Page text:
Cape Coral adds more protections for burrowing owls

Reporter: Gina Tomlinson Writer: Jack Lowenstein
Published: Updated:
Photo by WINK News.

Wildlife advocates say they have been fighting for increased protection of burrowing owls for almost a decade, but some homeowners in Cape Coral are pushing back, since the city is considering more protections to the imperiled species within its borders.

Cape Coral City Council voted unanimously in favor of a new ordinance that updates protections for burrowing owls during public hearing at its meeting Monday.

“The contractors that are really new in the business, they may not be aware of all the regulations,” said Larry Denmark, CEO of Hammer Construction.

Denmark has built in Cape Coral for over 20 years and has great understanding of the rules and regulations protecting these native birds that seem to be all over the city.

“Even during the nesting season, you got to be 30 feet away from that nest, so that’s difficult on … [an] 80 foot lot,” Denmark said.

The current regulations protecting burrowing owls can also make it difficult to sell property in Cape Coral.

“For future home owners, they just don’t want to deal with the headache or have that kind of … notion in the back of their head that this is something they can get in trouble for,” said Christian Haag, co-owner of Douglas Realty and Development Inc.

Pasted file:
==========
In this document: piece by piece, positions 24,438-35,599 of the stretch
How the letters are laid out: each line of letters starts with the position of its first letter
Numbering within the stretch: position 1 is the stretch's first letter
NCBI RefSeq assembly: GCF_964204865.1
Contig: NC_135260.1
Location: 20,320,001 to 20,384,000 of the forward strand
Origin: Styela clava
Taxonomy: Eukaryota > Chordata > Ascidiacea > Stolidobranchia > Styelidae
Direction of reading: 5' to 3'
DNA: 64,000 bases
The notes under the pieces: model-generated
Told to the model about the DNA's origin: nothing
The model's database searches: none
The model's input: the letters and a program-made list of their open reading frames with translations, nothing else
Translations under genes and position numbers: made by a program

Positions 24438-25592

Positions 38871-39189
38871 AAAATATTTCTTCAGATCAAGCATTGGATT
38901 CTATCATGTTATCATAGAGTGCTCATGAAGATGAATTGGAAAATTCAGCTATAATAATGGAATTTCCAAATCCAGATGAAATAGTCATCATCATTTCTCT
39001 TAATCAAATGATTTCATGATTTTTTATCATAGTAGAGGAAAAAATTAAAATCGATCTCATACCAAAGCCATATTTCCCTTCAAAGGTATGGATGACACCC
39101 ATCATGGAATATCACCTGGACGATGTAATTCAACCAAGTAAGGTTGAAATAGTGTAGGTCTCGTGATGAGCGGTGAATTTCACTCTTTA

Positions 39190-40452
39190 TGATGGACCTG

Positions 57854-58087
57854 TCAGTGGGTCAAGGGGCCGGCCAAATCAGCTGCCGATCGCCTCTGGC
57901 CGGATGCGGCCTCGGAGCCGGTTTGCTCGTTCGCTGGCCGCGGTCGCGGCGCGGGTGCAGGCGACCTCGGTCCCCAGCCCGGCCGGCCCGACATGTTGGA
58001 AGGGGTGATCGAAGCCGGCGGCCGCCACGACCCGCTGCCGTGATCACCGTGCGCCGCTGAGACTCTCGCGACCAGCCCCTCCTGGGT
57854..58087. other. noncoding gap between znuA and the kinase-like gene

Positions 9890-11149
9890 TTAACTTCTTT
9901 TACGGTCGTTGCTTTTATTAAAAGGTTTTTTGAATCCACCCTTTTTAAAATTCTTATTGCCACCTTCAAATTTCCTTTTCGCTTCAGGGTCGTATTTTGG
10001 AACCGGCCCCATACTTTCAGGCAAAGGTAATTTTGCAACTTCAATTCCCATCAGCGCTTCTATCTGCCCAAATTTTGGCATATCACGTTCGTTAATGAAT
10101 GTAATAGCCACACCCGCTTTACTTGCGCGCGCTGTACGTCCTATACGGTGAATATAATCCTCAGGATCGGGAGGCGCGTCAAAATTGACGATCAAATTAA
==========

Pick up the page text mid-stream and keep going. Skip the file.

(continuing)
Anyone found building without a permit or destroying an owl nest could be in trouble with the city if the new ordinance passes. The amendment allows Cape Coral police Department to go after violators of these new amendments immediately, instead of first having to contact Florida Fish and Wildlife for law enforcement.

The ordinance is something wildlife advocates such as Cheryl Anderson have fought for.

“The places where the owls live in the lots are being developed,” Anderson said. “So, it’s more important to have these rules now than ever to give them some protection.”

The ordinance adds new definitions, development standards, protections and permit procedures, exempt activities within protection zones, penalties and supplemental regulations that all apply to treatment of these animals in Cape Coral.

More than 2,500 burrowing owls are present in Cape Coral.

“They are the city bird,” Denmark said.


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